“Meeting the Need for Affordable Housing for Seniors” – November 8, 2023
An overflow crowd of 72 members and guests learned of the complex nature of providing affordable housing for a growing demographic of seniors in Idaho, who, for many reasons, find themselves needing assistance with a place to call home.
Adrienne Lane-Martin, IWCF member of the Education committee, and partner in the firm erstad ARCHITECTS, introduced the two speakers—Andy Erstad, of the firm, and Casey Mattoon, director of Our Path Home, a public-private partnership with a goal of ending homelessness in Ada County.
Casey described the current and future need as a “crisis” with the increase in older adults becoming vulnerable because of living on fixed incomes, rental and housing prices going up, and other factors. Our Path Home works with Boise City, other government agencies, non-profits and private entities to find housing, and also the support services which the occupants require to live healthy and comfortable lives. Casey shared that from 2010 to 2020 there was an 86% increase in seniors over the age of 65 in our community.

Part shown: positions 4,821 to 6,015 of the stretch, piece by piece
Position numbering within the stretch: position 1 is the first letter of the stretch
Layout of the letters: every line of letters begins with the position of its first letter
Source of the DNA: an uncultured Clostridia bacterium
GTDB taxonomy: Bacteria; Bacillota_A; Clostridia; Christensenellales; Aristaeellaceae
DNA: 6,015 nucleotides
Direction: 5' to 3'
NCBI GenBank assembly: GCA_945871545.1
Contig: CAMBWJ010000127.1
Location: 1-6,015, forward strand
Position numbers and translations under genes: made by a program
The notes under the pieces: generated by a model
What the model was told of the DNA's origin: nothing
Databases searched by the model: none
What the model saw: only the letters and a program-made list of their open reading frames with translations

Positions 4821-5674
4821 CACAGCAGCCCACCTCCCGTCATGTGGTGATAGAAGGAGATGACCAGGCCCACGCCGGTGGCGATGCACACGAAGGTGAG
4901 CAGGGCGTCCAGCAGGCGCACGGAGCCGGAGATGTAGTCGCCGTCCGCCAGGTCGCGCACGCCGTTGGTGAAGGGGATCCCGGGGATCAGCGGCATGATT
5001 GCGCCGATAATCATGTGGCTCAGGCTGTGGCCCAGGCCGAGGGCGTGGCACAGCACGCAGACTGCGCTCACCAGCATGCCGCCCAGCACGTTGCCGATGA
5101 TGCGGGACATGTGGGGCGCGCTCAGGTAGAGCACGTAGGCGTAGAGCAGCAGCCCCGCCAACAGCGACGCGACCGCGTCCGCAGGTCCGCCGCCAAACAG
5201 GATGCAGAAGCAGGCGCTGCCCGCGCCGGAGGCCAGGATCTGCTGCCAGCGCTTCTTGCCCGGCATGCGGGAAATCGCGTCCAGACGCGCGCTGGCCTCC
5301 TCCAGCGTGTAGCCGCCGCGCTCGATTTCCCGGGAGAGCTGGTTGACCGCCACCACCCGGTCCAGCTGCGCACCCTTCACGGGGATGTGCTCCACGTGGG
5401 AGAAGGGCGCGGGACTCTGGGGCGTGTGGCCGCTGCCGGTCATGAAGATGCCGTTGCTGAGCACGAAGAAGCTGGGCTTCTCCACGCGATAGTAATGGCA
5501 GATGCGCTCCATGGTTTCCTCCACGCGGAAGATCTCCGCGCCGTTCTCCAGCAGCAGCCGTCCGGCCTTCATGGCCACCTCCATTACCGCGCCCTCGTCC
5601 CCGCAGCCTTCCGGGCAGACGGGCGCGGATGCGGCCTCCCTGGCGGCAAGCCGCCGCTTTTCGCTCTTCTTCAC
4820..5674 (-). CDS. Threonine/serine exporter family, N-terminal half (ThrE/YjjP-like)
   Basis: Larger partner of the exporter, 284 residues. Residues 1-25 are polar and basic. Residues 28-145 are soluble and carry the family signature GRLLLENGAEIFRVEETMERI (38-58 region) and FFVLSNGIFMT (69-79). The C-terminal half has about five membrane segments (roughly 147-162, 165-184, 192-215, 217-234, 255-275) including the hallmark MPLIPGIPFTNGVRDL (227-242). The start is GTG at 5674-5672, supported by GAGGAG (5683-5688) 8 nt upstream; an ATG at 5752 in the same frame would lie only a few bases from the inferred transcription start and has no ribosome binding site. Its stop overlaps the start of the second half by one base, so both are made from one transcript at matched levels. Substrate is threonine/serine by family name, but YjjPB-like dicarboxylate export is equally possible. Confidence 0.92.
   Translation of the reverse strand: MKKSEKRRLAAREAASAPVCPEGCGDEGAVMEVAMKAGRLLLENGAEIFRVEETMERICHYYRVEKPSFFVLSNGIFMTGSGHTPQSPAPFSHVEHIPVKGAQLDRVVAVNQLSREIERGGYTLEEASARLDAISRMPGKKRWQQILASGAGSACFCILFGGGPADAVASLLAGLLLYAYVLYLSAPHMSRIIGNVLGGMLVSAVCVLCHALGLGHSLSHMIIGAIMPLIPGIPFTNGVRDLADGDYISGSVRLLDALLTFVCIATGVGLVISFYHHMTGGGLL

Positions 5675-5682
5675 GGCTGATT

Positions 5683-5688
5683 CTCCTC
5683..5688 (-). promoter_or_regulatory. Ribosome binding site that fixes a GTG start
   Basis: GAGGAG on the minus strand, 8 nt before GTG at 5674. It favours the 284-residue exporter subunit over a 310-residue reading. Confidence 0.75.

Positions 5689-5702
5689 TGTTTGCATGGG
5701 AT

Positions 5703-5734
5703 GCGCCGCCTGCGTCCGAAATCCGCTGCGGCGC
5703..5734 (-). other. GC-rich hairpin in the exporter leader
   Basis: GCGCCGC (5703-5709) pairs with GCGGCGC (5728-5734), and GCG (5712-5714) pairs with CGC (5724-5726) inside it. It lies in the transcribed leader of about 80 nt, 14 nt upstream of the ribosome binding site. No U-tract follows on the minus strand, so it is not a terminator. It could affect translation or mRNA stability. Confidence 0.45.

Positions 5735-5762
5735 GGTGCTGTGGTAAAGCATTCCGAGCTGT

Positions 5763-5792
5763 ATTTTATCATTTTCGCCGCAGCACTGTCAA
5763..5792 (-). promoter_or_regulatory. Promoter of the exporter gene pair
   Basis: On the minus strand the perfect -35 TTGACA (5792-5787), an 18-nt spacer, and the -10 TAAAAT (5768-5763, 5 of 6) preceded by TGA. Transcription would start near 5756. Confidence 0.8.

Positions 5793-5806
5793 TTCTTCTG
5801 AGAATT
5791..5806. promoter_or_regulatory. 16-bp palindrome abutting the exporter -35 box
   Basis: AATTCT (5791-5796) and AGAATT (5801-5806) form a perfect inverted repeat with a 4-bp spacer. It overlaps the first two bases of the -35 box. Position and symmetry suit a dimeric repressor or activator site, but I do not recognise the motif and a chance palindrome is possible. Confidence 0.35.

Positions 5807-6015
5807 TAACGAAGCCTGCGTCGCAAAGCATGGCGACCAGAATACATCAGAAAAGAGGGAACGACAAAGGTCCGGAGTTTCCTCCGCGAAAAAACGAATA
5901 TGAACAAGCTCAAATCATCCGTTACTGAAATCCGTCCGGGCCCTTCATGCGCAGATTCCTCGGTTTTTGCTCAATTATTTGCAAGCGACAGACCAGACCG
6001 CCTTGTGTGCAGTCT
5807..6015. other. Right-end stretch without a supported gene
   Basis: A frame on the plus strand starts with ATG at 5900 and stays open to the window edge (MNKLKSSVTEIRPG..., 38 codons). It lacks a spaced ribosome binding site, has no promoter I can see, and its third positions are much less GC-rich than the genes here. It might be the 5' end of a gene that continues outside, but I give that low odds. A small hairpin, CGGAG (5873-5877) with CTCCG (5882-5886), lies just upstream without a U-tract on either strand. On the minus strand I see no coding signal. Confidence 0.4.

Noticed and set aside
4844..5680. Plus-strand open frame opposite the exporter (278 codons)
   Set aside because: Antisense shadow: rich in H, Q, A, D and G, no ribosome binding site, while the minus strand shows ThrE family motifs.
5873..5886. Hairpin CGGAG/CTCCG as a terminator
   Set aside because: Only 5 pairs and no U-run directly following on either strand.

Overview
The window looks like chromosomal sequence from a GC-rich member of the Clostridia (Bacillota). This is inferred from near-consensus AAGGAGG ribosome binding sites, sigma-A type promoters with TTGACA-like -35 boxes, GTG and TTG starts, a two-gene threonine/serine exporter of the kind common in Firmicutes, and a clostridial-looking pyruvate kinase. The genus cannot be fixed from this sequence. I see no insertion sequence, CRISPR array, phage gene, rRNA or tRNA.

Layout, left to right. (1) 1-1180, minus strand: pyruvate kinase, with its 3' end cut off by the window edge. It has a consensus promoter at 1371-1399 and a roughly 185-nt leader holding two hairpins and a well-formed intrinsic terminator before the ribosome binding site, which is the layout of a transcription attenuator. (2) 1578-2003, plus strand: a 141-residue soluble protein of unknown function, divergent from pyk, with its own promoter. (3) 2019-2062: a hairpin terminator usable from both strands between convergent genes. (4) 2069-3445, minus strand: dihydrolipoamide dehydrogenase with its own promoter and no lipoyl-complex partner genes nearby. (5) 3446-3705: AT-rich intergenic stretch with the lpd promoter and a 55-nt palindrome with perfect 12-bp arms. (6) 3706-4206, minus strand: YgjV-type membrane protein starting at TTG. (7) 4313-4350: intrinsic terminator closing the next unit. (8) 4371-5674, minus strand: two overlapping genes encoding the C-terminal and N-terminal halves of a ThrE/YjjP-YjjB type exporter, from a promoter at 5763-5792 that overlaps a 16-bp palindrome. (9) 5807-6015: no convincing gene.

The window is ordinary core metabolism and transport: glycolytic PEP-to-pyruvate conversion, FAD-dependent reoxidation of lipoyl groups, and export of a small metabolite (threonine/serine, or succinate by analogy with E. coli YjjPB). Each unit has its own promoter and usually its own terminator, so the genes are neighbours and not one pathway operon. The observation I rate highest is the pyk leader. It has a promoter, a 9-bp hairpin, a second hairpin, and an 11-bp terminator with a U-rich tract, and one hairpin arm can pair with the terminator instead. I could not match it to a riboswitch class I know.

Andy prefers using the term “income limited” for people requiring affordable housing, rather than “low income.” He described his definition of affordability as the balance between market forces and individual income, and thus is not a set figure. He and his firm have spent more than 20 years designing housing that is “dignified, safe, secure and contemporary.” He showed visuals of various housing projects the firm has designed, describing the attention paid to accessibility, materials, interior design, and, of course, funding.
Both speakers identified funding as a challenge, in that there are so many partners and that the cost per square foot does not differ much from high rent apartments. Also important are sustainability and maintenance costs which must be taken into account.
While much is being done to solve homelessness, all three speakers emphasized that all of us can voice our support of those working on solutions. Foremost is support for funding–city, county, state and federal funding–for senior housing. Everyone can find ways to get involved and to get educated.
And finally, if you or someone you know is experiencing a housing crisis, you can call 208-336-HOME (4663) for resources, information and support.